Joined the company after graduating from a specialized college and started her career in customer service. In the end, she experienced all positions in the bakery department.
Responsible for quality maintenance and new product development.
She decided that she wanted to live in a country of bread. In France, she attended a bread school and experienced an internship.
After returning to Japan, she again found employment at a Japanese bakery. Learned how to use a stone oven.
The Attraction of Bread in Japan
The charm of Japanese bread is that you can certainly feel the history and food culture of Japan in a small loaf of bread. From a global perspective, it’s safe to say that Japan’s bread culture has a short history.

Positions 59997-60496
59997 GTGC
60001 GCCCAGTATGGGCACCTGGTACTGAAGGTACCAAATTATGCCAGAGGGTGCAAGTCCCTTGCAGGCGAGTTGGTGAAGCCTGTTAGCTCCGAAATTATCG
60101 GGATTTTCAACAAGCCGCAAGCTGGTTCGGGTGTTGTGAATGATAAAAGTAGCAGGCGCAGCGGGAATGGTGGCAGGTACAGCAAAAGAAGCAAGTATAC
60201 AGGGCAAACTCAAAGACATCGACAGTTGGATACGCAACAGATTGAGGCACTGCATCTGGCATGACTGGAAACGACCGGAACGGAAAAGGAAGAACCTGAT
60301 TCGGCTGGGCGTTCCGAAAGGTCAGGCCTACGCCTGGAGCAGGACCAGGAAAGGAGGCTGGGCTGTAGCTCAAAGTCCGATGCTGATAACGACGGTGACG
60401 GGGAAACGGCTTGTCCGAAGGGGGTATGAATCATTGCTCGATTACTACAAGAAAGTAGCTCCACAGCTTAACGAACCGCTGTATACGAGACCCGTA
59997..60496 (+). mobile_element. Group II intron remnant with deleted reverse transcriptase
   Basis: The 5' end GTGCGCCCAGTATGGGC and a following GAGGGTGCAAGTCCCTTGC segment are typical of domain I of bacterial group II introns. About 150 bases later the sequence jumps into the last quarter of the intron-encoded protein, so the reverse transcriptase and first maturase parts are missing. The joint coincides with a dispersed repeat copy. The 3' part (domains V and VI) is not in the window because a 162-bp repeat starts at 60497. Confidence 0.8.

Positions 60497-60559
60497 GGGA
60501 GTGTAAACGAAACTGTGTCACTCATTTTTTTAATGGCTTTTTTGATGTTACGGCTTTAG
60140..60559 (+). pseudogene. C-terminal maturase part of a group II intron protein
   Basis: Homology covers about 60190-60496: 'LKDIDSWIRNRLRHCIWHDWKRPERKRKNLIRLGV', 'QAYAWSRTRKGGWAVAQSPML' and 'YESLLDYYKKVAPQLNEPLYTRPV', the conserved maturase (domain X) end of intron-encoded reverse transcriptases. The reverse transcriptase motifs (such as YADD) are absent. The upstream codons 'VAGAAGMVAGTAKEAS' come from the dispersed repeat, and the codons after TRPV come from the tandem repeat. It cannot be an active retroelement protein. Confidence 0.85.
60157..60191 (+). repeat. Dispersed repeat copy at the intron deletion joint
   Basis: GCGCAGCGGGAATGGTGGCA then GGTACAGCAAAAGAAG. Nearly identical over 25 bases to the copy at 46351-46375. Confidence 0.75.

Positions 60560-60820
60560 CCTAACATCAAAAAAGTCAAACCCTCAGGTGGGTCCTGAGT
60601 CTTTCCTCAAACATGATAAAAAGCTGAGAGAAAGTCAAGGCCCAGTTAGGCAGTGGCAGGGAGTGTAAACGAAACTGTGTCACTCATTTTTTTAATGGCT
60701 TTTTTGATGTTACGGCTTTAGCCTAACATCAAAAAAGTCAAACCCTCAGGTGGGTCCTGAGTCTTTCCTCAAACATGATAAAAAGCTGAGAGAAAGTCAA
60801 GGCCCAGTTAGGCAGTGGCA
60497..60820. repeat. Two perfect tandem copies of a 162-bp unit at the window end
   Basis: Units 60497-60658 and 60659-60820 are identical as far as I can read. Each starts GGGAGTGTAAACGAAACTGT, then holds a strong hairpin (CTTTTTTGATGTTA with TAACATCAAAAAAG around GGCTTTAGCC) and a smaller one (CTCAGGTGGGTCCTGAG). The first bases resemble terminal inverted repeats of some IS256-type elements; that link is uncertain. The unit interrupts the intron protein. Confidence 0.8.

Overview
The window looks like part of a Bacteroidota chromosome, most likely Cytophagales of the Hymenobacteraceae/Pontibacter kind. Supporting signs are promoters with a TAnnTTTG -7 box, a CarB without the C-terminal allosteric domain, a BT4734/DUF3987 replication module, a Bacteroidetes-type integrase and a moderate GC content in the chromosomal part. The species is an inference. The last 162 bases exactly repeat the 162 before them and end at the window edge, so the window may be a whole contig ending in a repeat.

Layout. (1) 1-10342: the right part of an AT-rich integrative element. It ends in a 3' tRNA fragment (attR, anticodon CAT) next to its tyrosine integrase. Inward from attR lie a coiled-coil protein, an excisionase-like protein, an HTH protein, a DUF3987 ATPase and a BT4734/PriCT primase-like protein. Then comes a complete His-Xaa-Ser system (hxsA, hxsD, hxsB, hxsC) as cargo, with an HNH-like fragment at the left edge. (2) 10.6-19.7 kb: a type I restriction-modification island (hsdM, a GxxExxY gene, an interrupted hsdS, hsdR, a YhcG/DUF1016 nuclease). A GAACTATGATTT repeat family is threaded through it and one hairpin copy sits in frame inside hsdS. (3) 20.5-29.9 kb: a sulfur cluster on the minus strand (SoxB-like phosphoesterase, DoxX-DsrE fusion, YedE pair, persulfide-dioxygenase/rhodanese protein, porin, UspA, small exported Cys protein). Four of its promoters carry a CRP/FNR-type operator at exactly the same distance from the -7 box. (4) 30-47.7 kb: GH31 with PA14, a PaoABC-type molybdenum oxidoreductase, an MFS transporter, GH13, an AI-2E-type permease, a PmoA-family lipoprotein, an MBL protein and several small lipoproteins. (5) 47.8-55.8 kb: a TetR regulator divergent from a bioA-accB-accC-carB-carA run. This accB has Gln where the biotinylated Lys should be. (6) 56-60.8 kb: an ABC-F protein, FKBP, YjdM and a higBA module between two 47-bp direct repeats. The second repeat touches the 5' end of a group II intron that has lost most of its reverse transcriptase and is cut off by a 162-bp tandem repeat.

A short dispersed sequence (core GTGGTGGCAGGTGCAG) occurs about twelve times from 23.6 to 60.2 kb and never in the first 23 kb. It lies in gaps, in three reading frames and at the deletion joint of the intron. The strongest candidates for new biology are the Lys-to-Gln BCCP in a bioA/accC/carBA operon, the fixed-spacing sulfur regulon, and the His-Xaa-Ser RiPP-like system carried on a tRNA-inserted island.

However, bread imported from overseas, like Japanese tea and ramen, has evolved uniquely to suit the temperament, tastes, and climate of the Japanese people. As those who have made bread before may know, bread is a delicate entity in which even slight changes in the environment can affect the finished product.
I believe that because of the efforts and ingenuity of many artisans in adapting to the climate, the bread diet has been accepted in Japan, where rice is the staple food, and many uniquely Japanese bread have been developed.
A message from Maki Nakamura
I would like to write articles that will help people learn about and become interested in Japan’s unique bread.
Thankfully, Japan is now a popular tourist destination. The purpose of sightseeing that visitors talk about is mainly cultural experiences and food. Among them, Japanese food such as sushi and yakitori are at the top of the list, and bread is barely mentioned there.
I will convey the charm of Japanese bread with its story and history so that people will be inspired to try bread at Japanese bakeries.